Australia E-Waste Gets Illegally Dumped In Africa

Australia E-Waste Gets Illegally Dumped In Africa


We feel virtuous when we send our electronics to be recycled rather than just dumping them, but what guarantees do we have that they’re actually disposed off responsibly? A report on SBS’ Dateline suggests that some Australian TVs and other unwanted goods are being illegally dumped in Ghana rather than carefully recycled.

The problem is worse than simply creating huge landfill areas; impoverished locals burn the wiring to extract copper which they can sell, creating massive plumes of toxic smoke which affect the health of everyone in the region. The estimated cost of fully recycling some TVs is estimated in the story to be north of $1,000, which explains why the illegal trade flourishes. The report also notes that while Customs has stopped 15 shipments of illegal e-waste from leaving the country, no-one has been charged. Clearly, it’s an area where more needs to be done.

Hit the link to watch the full story (or read a transcript if your office network blocks video).

E-Waste Hell [Dateline]

Comments

  • Give me a break,..

    So the locals burn the debris to get at valuable metals and that is somehow someone else’s fault?

    As if this is the biggest issue facing Africa?

    The guilt industry is getting way out of control.

    • No one said this was ‘the biggest issue facing Africa’, but it’s definitely AN issue for people in Ghana. Should we ignore it because it’s not ‘the biggest issue’?!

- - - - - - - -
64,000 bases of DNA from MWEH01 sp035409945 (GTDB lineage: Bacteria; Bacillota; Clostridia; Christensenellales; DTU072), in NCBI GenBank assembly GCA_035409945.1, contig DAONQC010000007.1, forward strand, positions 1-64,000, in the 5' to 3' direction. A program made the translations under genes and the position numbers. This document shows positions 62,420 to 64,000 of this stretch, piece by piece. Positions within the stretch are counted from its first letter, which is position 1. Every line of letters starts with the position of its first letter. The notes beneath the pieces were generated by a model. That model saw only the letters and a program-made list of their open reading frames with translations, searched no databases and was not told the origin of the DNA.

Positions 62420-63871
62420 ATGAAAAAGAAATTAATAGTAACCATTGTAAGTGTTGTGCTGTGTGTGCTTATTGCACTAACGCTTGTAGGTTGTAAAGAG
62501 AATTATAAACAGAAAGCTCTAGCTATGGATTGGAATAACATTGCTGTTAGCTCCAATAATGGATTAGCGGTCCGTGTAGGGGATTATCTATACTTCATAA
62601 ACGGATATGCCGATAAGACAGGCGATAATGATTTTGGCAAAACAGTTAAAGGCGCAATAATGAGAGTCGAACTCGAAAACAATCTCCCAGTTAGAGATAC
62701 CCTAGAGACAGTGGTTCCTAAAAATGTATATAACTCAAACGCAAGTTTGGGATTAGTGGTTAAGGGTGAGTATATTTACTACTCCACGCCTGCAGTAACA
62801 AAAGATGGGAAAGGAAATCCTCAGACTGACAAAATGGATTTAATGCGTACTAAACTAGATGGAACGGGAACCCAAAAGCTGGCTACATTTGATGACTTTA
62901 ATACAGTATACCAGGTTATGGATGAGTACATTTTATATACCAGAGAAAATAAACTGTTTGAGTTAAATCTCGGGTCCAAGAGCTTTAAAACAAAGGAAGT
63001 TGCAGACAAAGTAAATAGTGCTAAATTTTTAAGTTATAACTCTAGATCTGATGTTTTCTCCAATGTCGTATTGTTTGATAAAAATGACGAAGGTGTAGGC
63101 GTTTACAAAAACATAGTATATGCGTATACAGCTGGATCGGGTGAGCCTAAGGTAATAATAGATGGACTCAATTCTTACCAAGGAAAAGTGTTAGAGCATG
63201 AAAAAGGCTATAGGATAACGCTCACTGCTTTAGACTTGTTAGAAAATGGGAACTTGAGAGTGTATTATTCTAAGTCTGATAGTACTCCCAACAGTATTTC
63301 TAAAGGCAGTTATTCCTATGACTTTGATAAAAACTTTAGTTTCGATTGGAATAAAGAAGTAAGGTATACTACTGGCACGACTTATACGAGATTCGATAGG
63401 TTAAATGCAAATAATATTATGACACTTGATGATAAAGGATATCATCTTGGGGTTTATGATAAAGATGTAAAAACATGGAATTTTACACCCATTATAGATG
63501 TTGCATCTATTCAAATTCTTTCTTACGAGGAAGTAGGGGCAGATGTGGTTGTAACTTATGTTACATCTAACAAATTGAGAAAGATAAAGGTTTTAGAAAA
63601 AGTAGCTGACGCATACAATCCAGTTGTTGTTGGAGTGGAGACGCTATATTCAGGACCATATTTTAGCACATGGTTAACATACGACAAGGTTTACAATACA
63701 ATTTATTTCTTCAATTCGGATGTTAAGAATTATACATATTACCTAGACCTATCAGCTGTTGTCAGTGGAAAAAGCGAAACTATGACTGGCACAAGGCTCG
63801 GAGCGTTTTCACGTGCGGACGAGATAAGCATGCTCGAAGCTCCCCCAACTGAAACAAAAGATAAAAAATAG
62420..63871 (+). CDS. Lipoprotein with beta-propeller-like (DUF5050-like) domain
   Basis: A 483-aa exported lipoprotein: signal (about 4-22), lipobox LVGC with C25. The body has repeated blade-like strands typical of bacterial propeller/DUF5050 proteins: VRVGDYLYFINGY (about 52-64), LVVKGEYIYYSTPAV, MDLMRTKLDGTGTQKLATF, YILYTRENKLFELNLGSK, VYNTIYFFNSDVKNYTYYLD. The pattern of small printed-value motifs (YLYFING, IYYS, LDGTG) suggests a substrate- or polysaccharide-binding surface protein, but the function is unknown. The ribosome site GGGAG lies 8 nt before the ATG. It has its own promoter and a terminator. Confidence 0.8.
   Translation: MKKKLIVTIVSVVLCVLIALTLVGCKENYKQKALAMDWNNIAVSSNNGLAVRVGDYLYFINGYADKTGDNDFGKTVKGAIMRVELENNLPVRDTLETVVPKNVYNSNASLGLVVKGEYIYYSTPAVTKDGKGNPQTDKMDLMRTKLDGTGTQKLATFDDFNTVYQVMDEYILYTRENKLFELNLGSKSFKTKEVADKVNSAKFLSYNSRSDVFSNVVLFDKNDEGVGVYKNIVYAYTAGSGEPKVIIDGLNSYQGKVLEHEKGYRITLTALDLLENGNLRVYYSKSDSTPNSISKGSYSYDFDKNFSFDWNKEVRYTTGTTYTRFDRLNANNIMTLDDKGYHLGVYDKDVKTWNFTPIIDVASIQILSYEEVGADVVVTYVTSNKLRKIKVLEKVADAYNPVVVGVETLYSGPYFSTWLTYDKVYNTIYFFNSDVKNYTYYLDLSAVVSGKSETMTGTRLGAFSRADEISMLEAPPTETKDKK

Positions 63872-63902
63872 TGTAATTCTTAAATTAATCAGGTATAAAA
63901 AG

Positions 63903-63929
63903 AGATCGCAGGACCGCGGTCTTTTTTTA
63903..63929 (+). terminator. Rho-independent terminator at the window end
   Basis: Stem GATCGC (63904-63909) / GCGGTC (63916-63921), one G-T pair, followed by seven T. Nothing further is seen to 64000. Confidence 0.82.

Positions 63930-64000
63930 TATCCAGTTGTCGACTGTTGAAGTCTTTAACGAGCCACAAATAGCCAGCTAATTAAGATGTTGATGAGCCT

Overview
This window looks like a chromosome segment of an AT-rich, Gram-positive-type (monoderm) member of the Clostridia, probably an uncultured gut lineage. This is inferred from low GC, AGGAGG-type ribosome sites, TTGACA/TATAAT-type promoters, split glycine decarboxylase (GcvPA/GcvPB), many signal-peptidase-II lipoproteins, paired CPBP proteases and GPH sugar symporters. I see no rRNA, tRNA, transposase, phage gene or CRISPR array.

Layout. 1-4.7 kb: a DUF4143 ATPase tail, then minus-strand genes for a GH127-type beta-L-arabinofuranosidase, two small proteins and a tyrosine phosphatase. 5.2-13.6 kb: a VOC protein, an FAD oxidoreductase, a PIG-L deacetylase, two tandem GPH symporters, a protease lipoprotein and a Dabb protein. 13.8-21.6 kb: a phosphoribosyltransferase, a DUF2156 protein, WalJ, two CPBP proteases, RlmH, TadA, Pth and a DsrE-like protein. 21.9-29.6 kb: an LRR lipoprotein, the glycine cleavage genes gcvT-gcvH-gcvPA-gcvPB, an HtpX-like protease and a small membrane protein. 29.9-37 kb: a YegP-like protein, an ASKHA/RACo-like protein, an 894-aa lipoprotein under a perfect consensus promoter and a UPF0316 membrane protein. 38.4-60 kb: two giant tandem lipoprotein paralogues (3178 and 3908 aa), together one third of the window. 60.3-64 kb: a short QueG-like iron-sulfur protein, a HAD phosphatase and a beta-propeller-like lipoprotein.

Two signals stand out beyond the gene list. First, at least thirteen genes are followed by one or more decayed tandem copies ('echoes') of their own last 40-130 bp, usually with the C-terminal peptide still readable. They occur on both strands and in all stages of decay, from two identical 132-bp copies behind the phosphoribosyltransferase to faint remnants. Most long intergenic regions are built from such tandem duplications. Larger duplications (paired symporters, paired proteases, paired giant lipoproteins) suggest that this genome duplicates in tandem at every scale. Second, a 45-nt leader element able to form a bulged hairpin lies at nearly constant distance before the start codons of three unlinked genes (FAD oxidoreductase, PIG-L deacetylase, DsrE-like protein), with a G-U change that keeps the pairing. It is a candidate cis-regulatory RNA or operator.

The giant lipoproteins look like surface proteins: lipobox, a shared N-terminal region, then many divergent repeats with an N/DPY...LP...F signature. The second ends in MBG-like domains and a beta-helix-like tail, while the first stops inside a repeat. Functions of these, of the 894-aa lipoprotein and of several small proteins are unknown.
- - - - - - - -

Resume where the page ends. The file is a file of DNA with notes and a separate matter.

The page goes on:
Also you realise that the ‘debris’ you mention is full of lead, mercury, cadmium, etc.

      Oh and the fact that Aussie ‘debris’ is ending up there is actually breaking international conventions that Australia is a signatory to.

      But of course I don’t want to make you feel guilty… Sheesh.

      • Please don’t throw the word “signatory” around with arrogance.

        What matters most is whether any of the conventions you are alluding to have been ratified.

        Being a signatory to a convention is one of the many enforcement loopholes plaguing the UN.

        Lessons in public international law aside, the burning of eWaste goes deeper than ruining the lives of the people living in less developed economies. It is the most visible symptom of a consumerist culture that shuns or ignores knowledge of the inner workings of electronic products or repair know how.

        Have a look at http://www.ifixit.com.

        It is a website dedicated to education and assisting consumers in repairing their own faulty products (and/or breaking warranties :>) whilst reducing global eWaste.

    • that is the stupidest comment I have ever heard,
      it may look like your doing them a deed but in fact not because this e-waste will impact their lives from deadly toxins.
      would you want this to happen to you???

  • Hah,.. we buy the vast amount of our electronics at a vastly reduced rate because it’s produced by people who are not being paid enough! Hence we accumulate a vast amount of waste, because the vast majority of what we buy is broken or out of date within a year, and then we wonder why it all ends up in a land fill in a country that can’t afford to say no!! Hah hah haaaa, bloody hell! OK I’ll get down off the box now! #]

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